History & Accreditation
Nichols Academy was founded by Amasa Nichols, a wealthy Dudley industrialist. Samuel Slater, “the father of cotton manufacture in the United States,” who owned mills in the nearby town of Webster, was an early benefactor.
Textile manufacturer Hezekiah Conant donated three buildings during the 1800s; Academy Hall, Conant Hall and the Chapel. Nichols Academy closed in 1909.
Nichols Junior College was founded on the Academy campus by James Lawson Conrad.
The first junior college for men in the East, Nichols was also the first junior college in Massachusetts to grant an Associate’s degree in Business Administration. Nichols closed during World War II, when President Conrad was called into service.
Nichols Junior College was reopened by President Conrad.
The School of Forestry at Nichols College was established, offering business management together with forest management. At the time, it was the only such undergraduate program in the country.
Nichols became a four-year college and offered the degree of Bachelor of Business Administration. The College added four new dormitories and a new library building.
Nichols athletics gained a home with the Chalmers Field House, including swimming pool and facilities for varsity and intramural sports. The former gymnasium was renovated into a 700+ seat auditorium.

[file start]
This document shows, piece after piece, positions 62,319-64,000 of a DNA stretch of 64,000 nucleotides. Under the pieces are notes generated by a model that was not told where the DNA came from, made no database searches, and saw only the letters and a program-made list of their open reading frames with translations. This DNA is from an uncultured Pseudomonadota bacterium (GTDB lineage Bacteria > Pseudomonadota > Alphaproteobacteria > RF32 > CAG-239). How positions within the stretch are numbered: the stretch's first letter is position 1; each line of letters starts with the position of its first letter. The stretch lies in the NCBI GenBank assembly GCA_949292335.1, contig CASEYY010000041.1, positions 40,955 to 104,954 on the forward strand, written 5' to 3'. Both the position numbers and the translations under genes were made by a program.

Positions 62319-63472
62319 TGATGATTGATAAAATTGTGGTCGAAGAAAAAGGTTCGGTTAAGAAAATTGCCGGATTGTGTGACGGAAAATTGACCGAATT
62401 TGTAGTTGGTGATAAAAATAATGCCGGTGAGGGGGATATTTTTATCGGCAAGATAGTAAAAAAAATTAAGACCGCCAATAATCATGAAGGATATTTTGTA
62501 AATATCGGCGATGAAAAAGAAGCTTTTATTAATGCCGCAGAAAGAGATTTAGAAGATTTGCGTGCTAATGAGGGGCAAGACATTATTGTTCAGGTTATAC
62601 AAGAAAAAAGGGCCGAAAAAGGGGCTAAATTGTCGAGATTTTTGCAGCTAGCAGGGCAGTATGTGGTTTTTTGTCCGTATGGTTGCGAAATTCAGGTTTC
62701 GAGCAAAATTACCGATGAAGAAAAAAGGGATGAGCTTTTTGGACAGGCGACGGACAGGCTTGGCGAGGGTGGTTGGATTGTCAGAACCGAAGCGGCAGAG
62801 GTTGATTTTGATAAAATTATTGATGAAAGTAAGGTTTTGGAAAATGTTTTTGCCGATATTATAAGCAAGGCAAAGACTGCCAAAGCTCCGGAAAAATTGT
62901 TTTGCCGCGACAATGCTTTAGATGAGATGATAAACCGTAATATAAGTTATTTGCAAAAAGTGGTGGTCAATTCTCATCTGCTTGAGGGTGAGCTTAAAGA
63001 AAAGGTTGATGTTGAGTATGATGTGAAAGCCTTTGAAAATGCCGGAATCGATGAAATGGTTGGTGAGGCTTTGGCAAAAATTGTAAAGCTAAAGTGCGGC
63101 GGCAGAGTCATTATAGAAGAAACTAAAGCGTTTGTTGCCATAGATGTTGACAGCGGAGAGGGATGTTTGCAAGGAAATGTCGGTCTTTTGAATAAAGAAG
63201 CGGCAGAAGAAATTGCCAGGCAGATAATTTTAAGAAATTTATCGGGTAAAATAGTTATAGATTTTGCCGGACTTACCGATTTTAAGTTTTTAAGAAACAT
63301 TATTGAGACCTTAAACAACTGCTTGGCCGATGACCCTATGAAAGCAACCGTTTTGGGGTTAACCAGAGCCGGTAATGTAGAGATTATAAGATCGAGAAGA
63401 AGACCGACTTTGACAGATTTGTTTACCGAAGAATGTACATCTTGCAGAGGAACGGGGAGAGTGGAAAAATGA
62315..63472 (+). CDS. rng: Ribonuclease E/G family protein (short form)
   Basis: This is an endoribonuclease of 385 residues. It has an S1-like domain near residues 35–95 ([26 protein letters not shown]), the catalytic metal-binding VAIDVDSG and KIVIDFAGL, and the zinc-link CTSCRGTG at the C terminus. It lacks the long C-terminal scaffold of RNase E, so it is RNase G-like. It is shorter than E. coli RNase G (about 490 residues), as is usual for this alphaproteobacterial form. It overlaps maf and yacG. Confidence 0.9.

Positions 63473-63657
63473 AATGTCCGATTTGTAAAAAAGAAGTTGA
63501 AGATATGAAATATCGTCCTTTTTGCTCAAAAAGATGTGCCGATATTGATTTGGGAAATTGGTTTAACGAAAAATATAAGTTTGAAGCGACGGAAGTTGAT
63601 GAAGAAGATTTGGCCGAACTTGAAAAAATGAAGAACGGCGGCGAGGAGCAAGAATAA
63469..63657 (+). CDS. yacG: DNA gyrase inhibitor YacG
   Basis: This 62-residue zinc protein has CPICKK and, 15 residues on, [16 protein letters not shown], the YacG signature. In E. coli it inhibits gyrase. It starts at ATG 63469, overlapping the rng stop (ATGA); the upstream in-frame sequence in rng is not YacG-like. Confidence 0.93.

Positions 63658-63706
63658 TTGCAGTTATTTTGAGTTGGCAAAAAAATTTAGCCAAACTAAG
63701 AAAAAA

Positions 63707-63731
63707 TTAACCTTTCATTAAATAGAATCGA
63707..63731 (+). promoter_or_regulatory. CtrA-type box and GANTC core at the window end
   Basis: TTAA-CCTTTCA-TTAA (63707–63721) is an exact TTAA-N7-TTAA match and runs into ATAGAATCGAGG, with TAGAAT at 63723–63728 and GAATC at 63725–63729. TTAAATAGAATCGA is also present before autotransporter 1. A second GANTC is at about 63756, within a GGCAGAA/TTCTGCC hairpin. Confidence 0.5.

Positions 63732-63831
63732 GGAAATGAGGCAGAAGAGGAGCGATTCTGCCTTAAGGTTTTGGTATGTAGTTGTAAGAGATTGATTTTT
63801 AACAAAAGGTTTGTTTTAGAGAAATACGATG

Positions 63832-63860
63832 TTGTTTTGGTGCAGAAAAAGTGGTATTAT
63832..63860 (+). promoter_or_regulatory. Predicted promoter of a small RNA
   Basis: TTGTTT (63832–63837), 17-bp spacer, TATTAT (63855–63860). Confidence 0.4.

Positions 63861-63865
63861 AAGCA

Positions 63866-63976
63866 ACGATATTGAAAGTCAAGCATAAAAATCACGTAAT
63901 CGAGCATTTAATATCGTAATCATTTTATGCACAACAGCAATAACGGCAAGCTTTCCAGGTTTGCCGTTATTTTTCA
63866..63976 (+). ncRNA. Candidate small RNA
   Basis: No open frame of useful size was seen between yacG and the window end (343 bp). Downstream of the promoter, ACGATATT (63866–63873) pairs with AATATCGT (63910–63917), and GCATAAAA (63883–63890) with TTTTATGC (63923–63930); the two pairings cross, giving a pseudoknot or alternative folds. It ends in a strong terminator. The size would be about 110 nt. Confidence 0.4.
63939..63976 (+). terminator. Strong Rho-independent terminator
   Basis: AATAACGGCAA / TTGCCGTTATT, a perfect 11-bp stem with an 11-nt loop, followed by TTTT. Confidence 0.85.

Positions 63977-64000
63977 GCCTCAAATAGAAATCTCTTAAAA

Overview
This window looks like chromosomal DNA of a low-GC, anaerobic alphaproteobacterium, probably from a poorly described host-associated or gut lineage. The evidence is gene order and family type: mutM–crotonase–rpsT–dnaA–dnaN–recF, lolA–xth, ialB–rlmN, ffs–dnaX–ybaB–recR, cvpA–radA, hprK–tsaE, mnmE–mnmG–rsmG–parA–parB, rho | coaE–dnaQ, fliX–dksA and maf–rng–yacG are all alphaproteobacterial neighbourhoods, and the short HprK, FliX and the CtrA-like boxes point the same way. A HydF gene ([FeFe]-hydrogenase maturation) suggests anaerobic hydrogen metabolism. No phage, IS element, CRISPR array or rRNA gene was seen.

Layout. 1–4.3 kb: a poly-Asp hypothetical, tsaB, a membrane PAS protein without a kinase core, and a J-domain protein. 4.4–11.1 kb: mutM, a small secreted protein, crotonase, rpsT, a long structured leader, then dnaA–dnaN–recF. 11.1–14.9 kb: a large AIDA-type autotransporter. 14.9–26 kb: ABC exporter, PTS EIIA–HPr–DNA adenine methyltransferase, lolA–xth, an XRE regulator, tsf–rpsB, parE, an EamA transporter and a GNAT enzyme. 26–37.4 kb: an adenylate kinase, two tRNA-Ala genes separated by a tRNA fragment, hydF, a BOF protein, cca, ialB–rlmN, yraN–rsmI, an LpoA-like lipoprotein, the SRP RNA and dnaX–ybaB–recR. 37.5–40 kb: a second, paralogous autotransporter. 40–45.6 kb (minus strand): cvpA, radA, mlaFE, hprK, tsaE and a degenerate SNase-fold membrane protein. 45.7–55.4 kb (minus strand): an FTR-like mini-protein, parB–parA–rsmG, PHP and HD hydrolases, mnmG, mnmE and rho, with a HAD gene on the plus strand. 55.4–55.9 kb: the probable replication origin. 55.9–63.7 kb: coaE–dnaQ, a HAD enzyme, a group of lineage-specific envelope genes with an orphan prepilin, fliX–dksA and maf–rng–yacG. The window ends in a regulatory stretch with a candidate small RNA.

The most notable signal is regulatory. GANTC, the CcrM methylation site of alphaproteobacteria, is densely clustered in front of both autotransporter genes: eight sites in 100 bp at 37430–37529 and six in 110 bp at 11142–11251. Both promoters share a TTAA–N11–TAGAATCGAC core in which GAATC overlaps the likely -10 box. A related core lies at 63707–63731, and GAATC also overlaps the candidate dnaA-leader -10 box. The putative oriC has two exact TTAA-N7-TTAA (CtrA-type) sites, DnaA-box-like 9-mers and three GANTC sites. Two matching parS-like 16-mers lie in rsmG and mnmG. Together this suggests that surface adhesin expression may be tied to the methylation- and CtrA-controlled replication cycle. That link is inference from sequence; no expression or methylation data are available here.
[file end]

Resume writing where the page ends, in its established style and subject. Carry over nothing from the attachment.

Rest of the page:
Nichols earned accreditation from the New England Association of Schools and Colleges.
The Board of Trustees voted to admit women to Nichols for the first time since Academy days.
The College began to offer programs leading to degrees other than the Bachelor of Business Administration.
Nichols was granted authority to offer the Bachelor of Arts (BA), Bachelor of Science in Business Administration (BSBA) and Bachelor of Science in Public Administration. It also offered a new Educator Preparation Program.
Nichols first offers the degree of Master of Business Administration (MBA).
Nichols established the Institute for American Values (renamed the Robert C. Fischer Policy and Cultural Institute in 1999) as a division of the College, providing a forum for the free exchange of ideas.
Sports Management was initiated as a new academic business specialization.
Dr. Debra M. Townsley was named as the College’s sixth, and first female, president.
Nichols established an innovative new curriculum including a Current Issues Symposium and Professional Development Seminar.
The Educator Preparation Program was re-established as an academic specialization.
Criminal Justice Management and Business Communication were initiated as new academic specializations.
Nichols collaborated with the Alabama-based United States Sports Academy to deliver a MBA degree with an emphasis in Sports Management. It was the first accredited Sports Management MBA in the country to be available 100% online.